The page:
Complex-Valued Signal Processing: The Proper Way to Deal With Impropriety
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Type of Work25 pages
journal articles postprints
Citation of Original PublicationT. Adali, P. J. Schreier, and L. L. Scharf, Complex-valued signal processing: The proper way to deal with impropriety, IEEE Trans. Signal Processing, vol. 59, no. 11, pp. 5101-5123, Nov. 2011. DOI: 10.1109/TSP.2011.2162954.
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© 2011 IEEE
independent component analysis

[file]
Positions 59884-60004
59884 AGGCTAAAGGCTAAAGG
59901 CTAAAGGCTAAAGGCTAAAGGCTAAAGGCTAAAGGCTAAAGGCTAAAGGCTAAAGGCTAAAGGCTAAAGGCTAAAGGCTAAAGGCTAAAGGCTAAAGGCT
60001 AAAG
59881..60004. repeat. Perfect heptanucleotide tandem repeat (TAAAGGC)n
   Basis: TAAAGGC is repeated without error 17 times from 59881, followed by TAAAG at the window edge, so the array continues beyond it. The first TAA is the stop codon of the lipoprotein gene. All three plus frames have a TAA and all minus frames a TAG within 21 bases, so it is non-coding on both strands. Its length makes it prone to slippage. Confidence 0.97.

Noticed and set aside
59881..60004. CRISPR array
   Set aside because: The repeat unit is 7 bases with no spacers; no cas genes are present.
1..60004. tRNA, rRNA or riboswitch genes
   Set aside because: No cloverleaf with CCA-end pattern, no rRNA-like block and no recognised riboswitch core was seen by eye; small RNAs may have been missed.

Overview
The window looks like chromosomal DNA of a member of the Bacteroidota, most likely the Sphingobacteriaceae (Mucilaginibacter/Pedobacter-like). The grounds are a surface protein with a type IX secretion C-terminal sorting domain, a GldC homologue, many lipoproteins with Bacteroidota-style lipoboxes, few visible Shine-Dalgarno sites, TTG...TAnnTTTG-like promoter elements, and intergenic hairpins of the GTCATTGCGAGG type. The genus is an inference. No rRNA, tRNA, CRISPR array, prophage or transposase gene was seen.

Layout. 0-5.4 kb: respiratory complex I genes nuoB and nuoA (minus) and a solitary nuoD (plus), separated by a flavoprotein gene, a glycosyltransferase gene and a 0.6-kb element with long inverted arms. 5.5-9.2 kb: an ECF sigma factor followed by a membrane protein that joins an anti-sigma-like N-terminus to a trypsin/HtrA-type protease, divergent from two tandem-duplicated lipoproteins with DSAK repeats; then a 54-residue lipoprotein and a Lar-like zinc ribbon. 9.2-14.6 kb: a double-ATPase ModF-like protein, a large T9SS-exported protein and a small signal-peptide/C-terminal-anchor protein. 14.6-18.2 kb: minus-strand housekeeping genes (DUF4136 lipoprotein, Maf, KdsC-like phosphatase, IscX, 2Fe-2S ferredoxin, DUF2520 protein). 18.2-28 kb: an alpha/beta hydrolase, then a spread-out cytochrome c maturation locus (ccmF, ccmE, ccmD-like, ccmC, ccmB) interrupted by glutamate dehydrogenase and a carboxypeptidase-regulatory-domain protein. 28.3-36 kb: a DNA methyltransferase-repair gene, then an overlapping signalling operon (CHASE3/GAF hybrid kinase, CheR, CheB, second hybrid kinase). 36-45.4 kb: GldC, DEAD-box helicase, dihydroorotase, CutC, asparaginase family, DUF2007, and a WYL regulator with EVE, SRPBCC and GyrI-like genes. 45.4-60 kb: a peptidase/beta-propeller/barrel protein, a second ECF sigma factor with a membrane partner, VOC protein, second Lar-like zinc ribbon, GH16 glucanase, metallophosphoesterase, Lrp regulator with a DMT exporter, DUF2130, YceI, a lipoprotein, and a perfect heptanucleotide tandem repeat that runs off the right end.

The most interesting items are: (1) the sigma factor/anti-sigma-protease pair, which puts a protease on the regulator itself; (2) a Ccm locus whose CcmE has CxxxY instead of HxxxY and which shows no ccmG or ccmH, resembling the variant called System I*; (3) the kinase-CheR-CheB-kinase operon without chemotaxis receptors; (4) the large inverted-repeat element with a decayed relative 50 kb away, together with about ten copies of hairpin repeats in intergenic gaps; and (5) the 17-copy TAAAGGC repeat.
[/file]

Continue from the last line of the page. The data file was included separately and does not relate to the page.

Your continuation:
Complex-valued signals occur in many areas of science and engineering and are thus of fundamental interest. In the past, it has often been assumed, usually implicitly, that complex random signals are proper or circular. A proper complex random variable is uncorrelated with its complex conjugate, and a circular complex random variable has a probability distribution that is invariant under rotation in the complex plane. While these assumptions are convenient because they simplify computations, there are many cases where proper and circular random signals are very poor models of the underlying physics. When taking impropriety and noncircularity into account, the right type of processing can provide significant performance gains. There are two key ingredients in the statistical signal processing of complex-valued data: 1) utilizing the complete statistical characterization of complex-valued random signals; and 2) the optimization of real-valued cost functions with respect to complex parameters. In this overview article, we review the necessary tools, among which are widely linear transformations, augmented statistical descriptions, and Wirtinger calculus. We also present some selected recent developments in the field of complex-valued signal processing, addressing the topics of model selection, filtering, and source separation.